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Apple Thunderbolt Driver Might Be Added To Linux

Filed under
Linux
Mac

An open-source Thunderbolt driver for supporting Apple MacBooks might be added to the Linux 3.16 kernel.

Going on for months has been a Linux driver to support Thunderbolt on Apple MacBook systems. A special driver is needed for supporting Thunderbolt on Apple hardware since Apple implemented Thunderbolt holt-plug support within their OS X driver rather than at the firmware level, which is where it's implemented by other Thunderbolt devices.

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Should Linux be more like OS X?

Filed under
GNU
Linux
Mac

I've never understood why some Linux distro developers seek to copy OS X. It's a fine operating system in its own right, but if somebody wants OS X then why not just buy a Mac?

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The Mac-ifying of the Linux Desktop

Filed under
GNU
Linux
Mac

The sheer variety available to the Linux desktop brings with it a level of discussion and debate most other platforms do not know. Which desktop is the best? Should Linux hold onto what has always worked? Should the Linux desktop mimic what others already know? Dare Linux look and feel like OS X?

That last idea is a bit of a conundrum – one with multiple arguments. First and foremost, there is no debating that OS X is a fast-growing platform. It not only has deep roots in Linux architecture, it has been accepted by numerous types of users. There have been many attempts at “cloning” the OS X desktop on Linux. Some of those clones have succeeded, to varying levels. One in particular (PearOS) succeeded so well it was bought by an unknown American company and removed from existence. That company is rumored to be Apple (a Black Lab Linux developer announced (in a goodbye letter) he was leaving the team to join Apple “...in a Linux endeavor they recently acquired.” It's fairly easy to put that two and two together.) But still, until there are facts, it is conspiracy, at best.

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The desktop and the developer

Filed under
GNU
Linux
Mac

I was at the OpenStack Summit this week. The overwhelming majority of OpenStack deployments are Linux-based, yet the most popular laptop vendor (by a long way) at the conference was Apple. People are writing code with the intention of deploying it on Linux, but they're doing so under an entirely different OS.

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This single screenshot shows why iOS is years behind Android in usability

Filed under
Android
Mac

When it comes to home screen flexibility, the iPhone is even less flexible than the Palm handhelds were back in the 1990s. By comparison, the iPhone is positively regressive.

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Linux Live CDs, the One Feature Microsoft and Apple Haven't Copied Yet

Filed under
Linux
Microsoft
Mac

There is a silent battle going on behind the curtains between the major operating systems. When it comes to gaming, for example, Windows is still the leader. If we're talking about Linux, then everyone knows that it owns the server market. Mac OS X looks pretty and has a few applications that are still making the system a tool for media production. When it comes to Live systems, neither Windows nor Mac OS X can hold a candle to Linux.

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MacOs-Linux 11.04 Officially Killed by Its Developer

Filed under
Linux
Mac

MacOs-Linux 11.04 was a project that seemed to attract problems right from the start. It was a Linux distribution based on Ubuntu 11.04 (Natty Narwhal) that imitated the desktop and a few functionality of the operating system made by Apple.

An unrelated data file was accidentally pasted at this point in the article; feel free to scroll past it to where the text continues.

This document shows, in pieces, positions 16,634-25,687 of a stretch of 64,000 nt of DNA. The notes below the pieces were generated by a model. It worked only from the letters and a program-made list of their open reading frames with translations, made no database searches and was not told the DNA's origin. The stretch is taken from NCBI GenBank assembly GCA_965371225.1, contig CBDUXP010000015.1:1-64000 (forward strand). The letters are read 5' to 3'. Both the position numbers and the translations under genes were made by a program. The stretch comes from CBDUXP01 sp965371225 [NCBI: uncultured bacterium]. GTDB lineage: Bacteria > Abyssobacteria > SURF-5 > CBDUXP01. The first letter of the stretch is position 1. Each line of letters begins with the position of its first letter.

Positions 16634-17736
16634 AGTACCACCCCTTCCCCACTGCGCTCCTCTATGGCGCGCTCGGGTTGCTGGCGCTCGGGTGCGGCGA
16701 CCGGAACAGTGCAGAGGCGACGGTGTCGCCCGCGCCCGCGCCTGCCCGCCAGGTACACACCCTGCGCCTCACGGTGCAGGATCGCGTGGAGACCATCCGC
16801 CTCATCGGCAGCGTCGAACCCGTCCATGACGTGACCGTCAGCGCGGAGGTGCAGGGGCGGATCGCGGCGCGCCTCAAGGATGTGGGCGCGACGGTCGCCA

Many users thought that the distribution will run into various copyright issues and that seem to have been the case. The developer contacted us and said that the Sourceforge listing has been removed and the project has been killed.

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Will Apple sue Amazon for copying the iPhone?

Filed under
Android
Mac
Legal

Let’s face it, Apple has never been shy about suing other companies that they think have infringed on their intellectual property. The recent legal fights with Samsung are a good example, but there have been others over the years. At one point Steve Jobs even vowed to use Apple’s billions to destroy Android in court because he regarded it as a stolen product.

Apple has made it clear that they will go after anybody that they think has copied their work. The company has spent millions and millions of dollars trying to protect its patents and products. The end result has been somewhat muddled, but that doesn’t mean that Apple will stop sending its lawyers after those it regards as thieves.

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LibreOffice 4.1.6 Final Released on Linux, Windows, and Mac OS X

Filed under
LibO
Linux
Microsoft
Mac

All the supported platforms have received this new update, but this is a maintenance build that’s mostly about bug fixes, which means that it fits perfectly in what has been made available so far, with no major surprises.

“LibreOffice 4.1.6 is the last release of the LibreOffice 4.1 family, targeted to large deployments in enterprises and public administrations, which should always be supported by TDF certified developers. Today, we users can choose between LibreOffice 4.2.3 Fresh, targeted to early adopters and technology enthusiasts, and LibreOffice 4.1.6 Stable targeted to enterprise deployments and conservative users,” said Florian Effenberger, TDF executive director.

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Now you can access Windows PCs and Macs from Android devices

Filed under
Android
Microsoft
Mac

Google has finally launched it’s Chrome Remote Desktop app for Android, which allows a Mac and Windows user to control their machines from an Android tablet or smartphone. It’s a really cool and one of the easiest Remote Desktop tool which works great.

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More in Tux Machines

Leftovers: Software

  • A Quick Hands-On With Chatty, A Desktop Twitch Chat Client